Some lip balms on sale in Hong Kong can damage your health, consumer safety watchdog says

Some lip balms on sale in Hong Kong can damage your health, consumer safety watchdog says

Some products contain potentially carcinogenic substances, while others have ingredients that can be associated with internal organ inflammation

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The Consumer Council tested 45 models of lip balms available in the market and found that 23 samples contained MOAH mixtures, with the highest one up to a total of 4.5 per cent.
Photo: Consumer Council

More of half of lip balm models sold in Hong Kong contain potentially carcinogenic (cancer-causing) substances, while 80 per cent include mineral oil ingredients that could inflame internal organs, the Consumer Council said on Monday.

The watchdog called on cosmetics manufacturers to review the ingredients in their lip balms and how they are made to reduce the amount of mineral oil aromatic hydrocarbons (MOAH) and mineral oil saturated hydrocarbons (MOSH).

The council tested 45 models, priced between HK$13 and HK$505, and found 23 had MOAH mixtures, with Vaseline Intensive Care Lip Essence (Advanced) containing the highest concentration, at 4.5 per cent.

Some overseas consumer organisations have suggested people minimise their exposure to MOAH substances as much as possible, said Dr Lui Wing-cheong, vice-chairman of the council’s research and testing committee.

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The manufacturer of Vaseline said its production process includes removing all carcinogens from MOAH mixtures, rendering them harmless.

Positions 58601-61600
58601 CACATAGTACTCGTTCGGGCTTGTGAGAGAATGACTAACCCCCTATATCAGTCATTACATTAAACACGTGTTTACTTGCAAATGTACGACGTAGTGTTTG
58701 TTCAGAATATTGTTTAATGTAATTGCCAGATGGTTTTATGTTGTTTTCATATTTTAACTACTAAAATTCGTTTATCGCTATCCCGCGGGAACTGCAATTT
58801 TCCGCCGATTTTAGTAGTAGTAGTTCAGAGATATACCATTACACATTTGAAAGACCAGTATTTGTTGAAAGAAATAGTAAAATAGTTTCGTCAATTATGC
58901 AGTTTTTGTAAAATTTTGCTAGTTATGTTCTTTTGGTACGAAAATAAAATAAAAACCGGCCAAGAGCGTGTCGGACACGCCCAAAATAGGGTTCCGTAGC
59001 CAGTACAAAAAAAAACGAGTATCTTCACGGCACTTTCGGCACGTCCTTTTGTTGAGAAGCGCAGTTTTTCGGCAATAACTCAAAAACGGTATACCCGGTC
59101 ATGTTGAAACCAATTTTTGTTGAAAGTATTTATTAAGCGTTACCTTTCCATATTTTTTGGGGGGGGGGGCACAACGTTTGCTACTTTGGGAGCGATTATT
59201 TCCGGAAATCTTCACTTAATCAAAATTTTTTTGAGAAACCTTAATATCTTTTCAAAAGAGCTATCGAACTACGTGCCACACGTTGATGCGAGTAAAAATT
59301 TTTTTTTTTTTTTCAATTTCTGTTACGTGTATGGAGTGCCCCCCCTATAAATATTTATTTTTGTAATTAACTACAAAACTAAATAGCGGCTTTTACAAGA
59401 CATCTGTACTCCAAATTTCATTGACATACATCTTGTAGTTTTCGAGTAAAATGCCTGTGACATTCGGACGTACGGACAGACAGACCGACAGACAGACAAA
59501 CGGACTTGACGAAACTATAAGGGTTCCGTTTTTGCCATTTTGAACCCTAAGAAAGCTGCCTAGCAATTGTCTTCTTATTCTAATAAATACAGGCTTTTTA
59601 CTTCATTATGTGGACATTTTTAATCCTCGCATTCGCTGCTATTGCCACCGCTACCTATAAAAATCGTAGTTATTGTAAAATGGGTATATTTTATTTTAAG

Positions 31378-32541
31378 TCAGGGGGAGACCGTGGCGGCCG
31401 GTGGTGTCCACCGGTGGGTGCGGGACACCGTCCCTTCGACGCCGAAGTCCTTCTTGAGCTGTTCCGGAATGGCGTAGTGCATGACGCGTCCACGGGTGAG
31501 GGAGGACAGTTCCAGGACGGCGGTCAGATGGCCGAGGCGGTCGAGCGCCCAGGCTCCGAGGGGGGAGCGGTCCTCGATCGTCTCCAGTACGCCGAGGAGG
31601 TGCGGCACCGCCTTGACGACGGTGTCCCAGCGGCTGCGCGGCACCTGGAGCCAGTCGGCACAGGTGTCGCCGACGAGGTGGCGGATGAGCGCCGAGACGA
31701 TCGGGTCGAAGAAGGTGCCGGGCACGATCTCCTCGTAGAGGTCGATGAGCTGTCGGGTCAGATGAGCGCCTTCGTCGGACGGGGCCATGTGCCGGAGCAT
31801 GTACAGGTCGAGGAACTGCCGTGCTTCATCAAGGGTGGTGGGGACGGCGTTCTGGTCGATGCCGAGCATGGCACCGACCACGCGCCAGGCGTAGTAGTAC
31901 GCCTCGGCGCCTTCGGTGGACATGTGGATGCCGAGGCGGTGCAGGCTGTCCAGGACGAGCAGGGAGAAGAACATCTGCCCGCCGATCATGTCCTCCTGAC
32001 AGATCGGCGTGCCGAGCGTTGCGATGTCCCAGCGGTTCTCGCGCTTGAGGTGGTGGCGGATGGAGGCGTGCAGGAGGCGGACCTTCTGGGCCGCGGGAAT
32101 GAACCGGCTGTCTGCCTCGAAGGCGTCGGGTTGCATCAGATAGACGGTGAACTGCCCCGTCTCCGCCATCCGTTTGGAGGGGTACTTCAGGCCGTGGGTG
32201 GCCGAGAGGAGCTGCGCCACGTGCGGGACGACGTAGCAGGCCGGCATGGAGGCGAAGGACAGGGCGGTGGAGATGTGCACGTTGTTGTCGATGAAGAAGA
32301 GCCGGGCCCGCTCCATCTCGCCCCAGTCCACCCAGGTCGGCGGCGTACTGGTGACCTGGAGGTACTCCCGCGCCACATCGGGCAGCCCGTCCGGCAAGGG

The Consumer Council said 36 models, or 80 per cent of those tested, contain potentially harmful MOSH, including all that claimed to offer sunscreen protection.

MOSH can accumulate in the body and possibly be linked to lipogranulomas – a type of inflammation – in the liver, spleen, lymphatic system and other organs.

“Based on the model detected with the highest amount, in one year, someone could ingest 10.3 grams of long-chained MOSH substances, an intake amount that gives rise to concern,” Lui said, referring to the structure of mineral oil hydrocarbons, which had either long or short carbon atom chains.

Some of the models that underwent testing
Photo: Consumer Council

Among the models, five with short-chained MOSH substances failed to limit them to 5 per cent, as recommended by the German Federal Institute for Risk Assessment. The model tested with the highest proportion was Palmers’ Cocoa Butter Formula Ultra Moisturising Lip Balm Sunscreen Stick, at 40.8 per cent.

The long-chained MOSH mixtures in 14 models failed to meet the 10 per cent threshold recommended by the European Consumer Organisation, with QV’s SPF 30 Lip Balm reaching 49.7 per cent.

Lui said people who use such products, as well as children and pregnant women, should avoid using ones with mineral oils as a major ingredient.

Parents should be aware that children might use some flavoured or scented lip balm products often, which could lead to a higher intake of mineral oil substances, he said.

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The tests also found that more than 90 per cent – 41 samples – contained fragrance allergens, with five containing elevated levels, ranging from 0.85 per cent to about 2.1 per cent. “Consumers who are allergic to fragrance substances should be more cautious,” Lui said.

The labelling on most models is unsatisfactory, with nine failing to include a detailed list of ingredients.

“The council urges manufacturers to improve product ingredient labels swiftly and enhance information transparency of product composition to allow consumers to make informed choices,” Lui said.

But council chief executive Gilly Wong Fung-han admitted it is difficult to call on Hong Kong authorities to set benchmarks for MOAH and MOSH content in cosmetics, as no limits have been established by a recognised global body.

“But we call for manufacturers not to use these substances to produce lip balms. And in terms of labelling, they can do far better,” she said.

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